Yes! Magazine: Resisting the Power Structures That Keep Colonialism Alive

By Leanne Betasamosake Simpson
Yes! Magazine

As We Have Always Done (Leanne Betasamosake Simpson)I am interested in freedom, not survival, and as kwe, I understand my freedom is dependent upon the destruction of settler colonialism.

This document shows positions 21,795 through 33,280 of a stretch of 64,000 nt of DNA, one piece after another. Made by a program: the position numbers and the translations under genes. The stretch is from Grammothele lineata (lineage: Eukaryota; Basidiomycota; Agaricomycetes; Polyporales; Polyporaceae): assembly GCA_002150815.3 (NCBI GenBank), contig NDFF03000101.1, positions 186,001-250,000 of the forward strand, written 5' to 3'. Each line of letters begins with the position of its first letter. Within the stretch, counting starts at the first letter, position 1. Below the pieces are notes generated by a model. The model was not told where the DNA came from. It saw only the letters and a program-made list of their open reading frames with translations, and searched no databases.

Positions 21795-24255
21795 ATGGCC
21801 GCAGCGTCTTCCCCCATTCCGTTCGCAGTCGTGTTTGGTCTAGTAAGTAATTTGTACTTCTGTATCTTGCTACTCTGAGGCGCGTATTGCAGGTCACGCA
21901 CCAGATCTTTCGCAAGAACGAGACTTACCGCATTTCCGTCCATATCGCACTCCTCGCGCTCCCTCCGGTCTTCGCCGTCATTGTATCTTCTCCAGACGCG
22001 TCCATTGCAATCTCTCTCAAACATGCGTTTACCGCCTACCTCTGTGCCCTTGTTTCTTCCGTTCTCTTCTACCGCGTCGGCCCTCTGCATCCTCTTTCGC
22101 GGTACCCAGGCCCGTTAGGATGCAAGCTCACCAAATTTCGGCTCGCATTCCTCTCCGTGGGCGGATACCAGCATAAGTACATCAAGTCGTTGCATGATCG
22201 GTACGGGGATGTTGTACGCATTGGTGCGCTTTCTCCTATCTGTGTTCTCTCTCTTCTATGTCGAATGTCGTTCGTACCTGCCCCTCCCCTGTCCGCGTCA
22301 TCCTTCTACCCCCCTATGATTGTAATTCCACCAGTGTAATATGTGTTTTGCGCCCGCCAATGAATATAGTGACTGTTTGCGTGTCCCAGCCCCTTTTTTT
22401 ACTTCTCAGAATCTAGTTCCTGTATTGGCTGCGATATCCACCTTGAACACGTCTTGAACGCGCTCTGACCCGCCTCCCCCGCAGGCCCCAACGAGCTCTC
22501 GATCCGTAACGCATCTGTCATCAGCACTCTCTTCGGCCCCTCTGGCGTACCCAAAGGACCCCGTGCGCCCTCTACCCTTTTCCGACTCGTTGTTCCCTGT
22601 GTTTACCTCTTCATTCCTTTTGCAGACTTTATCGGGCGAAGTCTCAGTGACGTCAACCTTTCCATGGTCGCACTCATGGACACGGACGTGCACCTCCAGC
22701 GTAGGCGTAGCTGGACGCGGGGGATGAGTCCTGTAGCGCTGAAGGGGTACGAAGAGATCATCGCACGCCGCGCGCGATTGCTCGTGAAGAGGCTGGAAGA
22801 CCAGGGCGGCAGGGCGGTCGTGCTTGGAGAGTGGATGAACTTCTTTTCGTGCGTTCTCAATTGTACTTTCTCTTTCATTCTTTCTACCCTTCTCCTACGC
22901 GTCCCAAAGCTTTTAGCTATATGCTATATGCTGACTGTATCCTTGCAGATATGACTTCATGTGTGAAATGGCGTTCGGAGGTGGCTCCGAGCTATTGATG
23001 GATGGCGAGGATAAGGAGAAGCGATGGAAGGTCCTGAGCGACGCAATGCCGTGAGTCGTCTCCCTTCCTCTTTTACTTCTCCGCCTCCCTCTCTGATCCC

I understand settler colonialism’s present structure as one that is formed and maintained by a series of processes for the purposes of dispossessing, that create scaffolding within which my relationship to the state is contained. I certainly do not experience it as a historical incident that has unfortunate consequences in the present. I experience it as a gendered structure and a series of complex and overlapping processes that work together as a cohort to maintain the structure. The structure is one of perpetual disappearance of Indigenous bodies for perpetual territorial acquisition, to use Patrick Wolfe’s phrase. I think the insight that settler colonialism is formed and maintained by a series of processes is important because it recognizes that the state sets up different controlled points of interaction through its practices—consultations, negotiations, high-level meetings, inquiries, royal commissions, police, and law, for instance, that slightly shift, at least temporarily and on microscales, our experience of settler colonialism as a structure. The state uses its asymmetric power to ensure it always controls the processes as a mechanism for managing Indigenous sorrow, anger, and resistance, and this ensures the outcome remains consistent with its goal of maintaining dispossession. 


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